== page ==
The France of 1799 was totally different from that of 1789. In just a decade, the Revolution had created a completely new state. From an absolutist monarchy it had passed to a republic. There were no longer subjects, but citizens. Society, previously led by aristocracy and clergy, now had its main engine in the bourgeoisie. So unrecognizable was the nation and so original was the way in which it had organized that it had to go back to classical Rome to name its new institutions: Senate, Consulate, Tribunate, Prefecture …
Laws and the economy, art and science, education, the army, the role of the Church, territorial administration … all aspects of the state had changed compared to the Old Regime. And, inevitably, the model of this comprehensive renewal was taken as an example in those other latitudes where the sovereignty of the people in collective affairs, political freedom and equality before the law was also pursued. France was opening after the revolutionary gale and the world watched her fascinated.
The hour of the bourgeoisie
The establishment of the republican regime in 1792 had abolished the caste privileges prevailing since the Middle Ages. With the fall of the maximum exponent of this feudal structure, the king, arbitrary rights disappeared, such as the overwhelming political weight of the nobles over the rest of the population. Tithes, that part of the harvest that was destined as a tribute to the Church or the Crown, were also abolished, and the primacy of the eldest sons in the inheritance of the properties was eliminated.
The great beneficiaries of these changes were those who had caused them, the bourgeois. In practice, the improvement in their situation manifested itself in a class-favorable redistribution of political power and private property. Possession of property, free of seigniorial conditions, made any economically independent Frenchman a voter and a possible member of the state government: a citizen.
The fraternal ideology of the Revolution was felt in full force in the treatment of people by the law.
The same egalitarian concept was introduced into the tax machinery. After the Revolution, the tax system was governed by equitable contributions from citizens, proportional to their income. The new economic order, fruit of the concept of a participative nation, was reflected in an institution founded by Napoleon: the Bank of France. Still today it embodies the French state in monetary, credit and public treasury matters.
Heaven, earth and man
The Revolution also rethought the competences of the Church and the State, in the past intertwined. For a time it separated the latter from religion, on the basis of the freedoms of worship, conscience and expression. Proof of this new approach was the civil rights that were granted to Protestants and Jews, previously marginalized. Or, after the concordat signed by Napoleon, the equal treatment established between Paris and the Holy See.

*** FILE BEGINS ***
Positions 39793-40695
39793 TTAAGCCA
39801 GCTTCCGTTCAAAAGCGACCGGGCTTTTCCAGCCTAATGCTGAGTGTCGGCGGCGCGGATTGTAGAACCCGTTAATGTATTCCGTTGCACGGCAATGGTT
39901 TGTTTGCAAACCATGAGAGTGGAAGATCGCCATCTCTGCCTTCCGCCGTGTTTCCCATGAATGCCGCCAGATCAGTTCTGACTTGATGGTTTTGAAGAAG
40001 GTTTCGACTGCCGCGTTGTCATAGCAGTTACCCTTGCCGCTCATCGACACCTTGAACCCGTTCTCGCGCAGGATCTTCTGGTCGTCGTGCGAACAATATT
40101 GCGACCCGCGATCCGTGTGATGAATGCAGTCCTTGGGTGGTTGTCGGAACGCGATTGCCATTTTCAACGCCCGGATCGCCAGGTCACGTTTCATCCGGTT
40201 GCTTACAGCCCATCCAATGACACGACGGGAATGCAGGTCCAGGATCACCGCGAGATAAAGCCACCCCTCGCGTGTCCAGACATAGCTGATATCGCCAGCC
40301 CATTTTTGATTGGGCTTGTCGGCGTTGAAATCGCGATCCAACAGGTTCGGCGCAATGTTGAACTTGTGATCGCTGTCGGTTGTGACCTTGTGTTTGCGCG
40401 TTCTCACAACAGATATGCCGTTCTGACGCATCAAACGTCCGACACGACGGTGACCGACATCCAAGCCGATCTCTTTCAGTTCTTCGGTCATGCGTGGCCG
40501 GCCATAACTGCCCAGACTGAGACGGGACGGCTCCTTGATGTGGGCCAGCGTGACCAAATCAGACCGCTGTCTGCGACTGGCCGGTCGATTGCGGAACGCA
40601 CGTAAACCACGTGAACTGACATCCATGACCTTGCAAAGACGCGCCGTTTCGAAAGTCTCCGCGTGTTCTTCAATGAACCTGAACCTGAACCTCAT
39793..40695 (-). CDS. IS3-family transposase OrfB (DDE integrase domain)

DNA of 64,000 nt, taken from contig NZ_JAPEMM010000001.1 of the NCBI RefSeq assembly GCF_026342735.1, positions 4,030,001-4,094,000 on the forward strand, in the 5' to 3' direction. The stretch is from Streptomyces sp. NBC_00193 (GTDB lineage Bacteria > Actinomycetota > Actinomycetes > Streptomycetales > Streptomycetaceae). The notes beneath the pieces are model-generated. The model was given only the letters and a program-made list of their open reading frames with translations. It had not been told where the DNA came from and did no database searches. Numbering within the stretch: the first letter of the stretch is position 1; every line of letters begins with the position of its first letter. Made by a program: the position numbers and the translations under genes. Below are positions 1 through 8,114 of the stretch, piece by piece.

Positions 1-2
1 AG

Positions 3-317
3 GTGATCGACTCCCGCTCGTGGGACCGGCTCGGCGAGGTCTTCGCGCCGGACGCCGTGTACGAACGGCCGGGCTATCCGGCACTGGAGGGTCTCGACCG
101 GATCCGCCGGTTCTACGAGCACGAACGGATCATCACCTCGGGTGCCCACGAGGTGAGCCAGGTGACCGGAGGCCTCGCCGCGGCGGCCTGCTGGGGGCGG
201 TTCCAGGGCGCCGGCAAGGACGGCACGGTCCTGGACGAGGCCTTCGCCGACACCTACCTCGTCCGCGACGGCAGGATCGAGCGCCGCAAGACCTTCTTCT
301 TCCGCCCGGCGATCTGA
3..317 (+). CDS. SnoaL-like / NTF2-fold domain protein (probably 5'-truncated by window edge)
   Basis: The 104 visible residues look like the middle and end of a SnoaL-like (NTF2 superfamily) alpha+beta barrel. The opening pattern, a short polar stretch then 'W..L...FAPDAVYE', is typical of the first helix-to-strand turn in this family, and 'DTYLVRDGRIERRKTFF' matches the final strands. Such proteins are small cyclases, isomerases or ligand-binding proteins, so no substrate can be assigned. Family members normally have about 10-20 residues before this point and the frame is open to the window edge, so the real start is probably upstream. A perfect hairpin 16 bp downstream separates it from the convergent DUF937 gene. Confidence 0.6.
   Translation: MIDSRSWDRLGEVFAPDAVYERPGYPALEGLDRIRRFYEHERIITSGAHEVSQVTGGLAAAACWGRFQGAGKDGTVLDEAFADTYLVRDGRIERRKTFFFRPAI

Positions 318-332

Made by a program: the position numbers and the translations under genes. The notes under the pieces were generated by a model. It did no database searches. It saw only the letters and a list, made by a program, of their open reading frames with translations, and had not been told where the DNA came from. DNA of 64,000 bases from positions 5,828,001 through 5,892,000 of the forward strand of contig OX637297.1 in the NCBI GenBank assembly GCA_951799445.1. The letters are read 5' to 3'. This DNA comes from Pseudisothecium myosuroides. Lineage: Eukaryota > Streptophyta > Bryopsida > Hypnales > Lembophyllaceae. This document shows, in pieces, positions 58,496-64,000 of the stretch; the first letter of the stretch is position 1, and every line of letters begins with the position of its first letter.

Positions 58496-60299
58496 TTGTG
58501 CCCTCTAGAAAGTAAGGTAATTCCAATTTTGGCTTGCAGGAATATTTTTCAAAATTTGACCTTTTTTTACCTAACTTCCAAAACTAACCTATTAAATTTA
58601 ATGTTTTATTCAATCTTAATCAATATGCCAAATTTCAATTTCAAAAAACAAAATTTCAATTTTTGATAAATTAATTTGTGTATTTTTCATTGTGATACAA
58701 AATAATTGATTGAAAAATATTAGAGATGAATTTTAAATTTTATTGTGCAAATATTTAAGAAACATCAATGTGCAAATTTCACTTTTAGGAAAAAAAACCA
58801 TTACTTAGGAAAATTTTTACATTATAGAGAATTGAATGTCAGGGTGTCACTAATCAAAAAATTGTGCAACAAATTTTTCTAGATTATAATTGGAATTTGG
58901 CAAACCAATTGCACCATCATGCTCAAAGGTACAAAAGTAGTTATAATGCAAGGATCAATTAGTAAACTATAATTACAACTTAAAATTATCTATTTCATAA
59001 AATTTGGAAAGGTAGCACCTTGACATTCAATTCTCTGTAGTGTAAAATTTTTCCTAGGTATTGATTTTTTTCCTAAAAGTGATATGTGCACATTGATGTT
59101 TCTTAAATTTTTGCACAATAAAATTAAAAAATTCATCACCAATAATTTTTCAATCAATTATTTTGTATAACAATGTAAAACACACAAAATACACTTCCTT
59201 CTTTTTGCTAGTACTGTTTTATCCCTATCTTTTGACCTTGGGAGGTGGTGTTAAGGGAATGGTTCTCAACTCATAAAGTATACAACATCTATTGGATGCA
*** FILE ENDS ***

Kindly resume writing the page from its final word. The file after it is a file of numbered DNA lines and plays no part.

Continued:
In the administrative field, already in 1790 the territory had been reordered in a hundred departments that swept the old division into lordships. The departments were governed by a general council and a president, two titles of republican resonance. In the Napoleonic era – or of revolutionary consolidation – they added a prefect to their organization chart. He was a delegate of the central government, which in this way united the bureaucratic fabric of the country, radial and with an axis in the capital. Present-day France maintains this provision.
How could it be otherwise, the fraternal ideology of the Revolution was felt in full force in the treatment of people by the law. Equality before justice, the presumption of innocence, the attendance of a lawyer in the courts or the right of habeas corpus (of individual freedom and protection against arbitrary arrests) were evident manifestations of the profound transformation experienced by the state in issues procedural.
The echoes of the Revolution fostered liberal platforms that, at one time or another in the 19th century, expressed their demands.
Symbols were important. The signs of the past era had to be erased from the collective unconscious. The tricolor flag that added the red and blue of the Parisian coat of arms to the white of the Bourbons had been adopted, and La Marseillaise had been given the character of a national anthem. The same year of the composition, since the king was not valid as a figure with which to represent the state born of the Revolution, the country was incarnated in Marianne, a healthy-looking girl wearing a Phrygian cap. He was the personification of the French Republic.
On the other hand, the Gallic experiment had a notable influence on other countries. He did it through war, with the Napoleonic conquests, or as a model to be followed by those peoples who wanted to shake off a crown or become independent from a metropolis. The European bourgeoisie took good note of the progress made in France. The Spanish colonies in America also learned the lesson.
Somehow, the cycle started in France in 1789 continued to be projected in the 20th century with the Russian revolutions of 1905 and 1917 or the Mexican one of Zapata and Pancho Villa. And the Bastille trail continues until today, when modern democracies recognize themselves as daughters, or at least granddaughters, of the French Revolution. The same is true of some recent indigenista demands and of all demands for self-determination and social justice.
Even the international concert that the UN embodies can be considered indebted to the ideology of freedom, equality and fraternity. The Declaration of the Rights of Man adopted in 1948 had a valuable draft in that of Man and of the Citizen of 1789. Not surprisingly, historiography marks the revolutionary cycle as a division between Modern and Contemporary Age, between that of absolutism and that of the equality.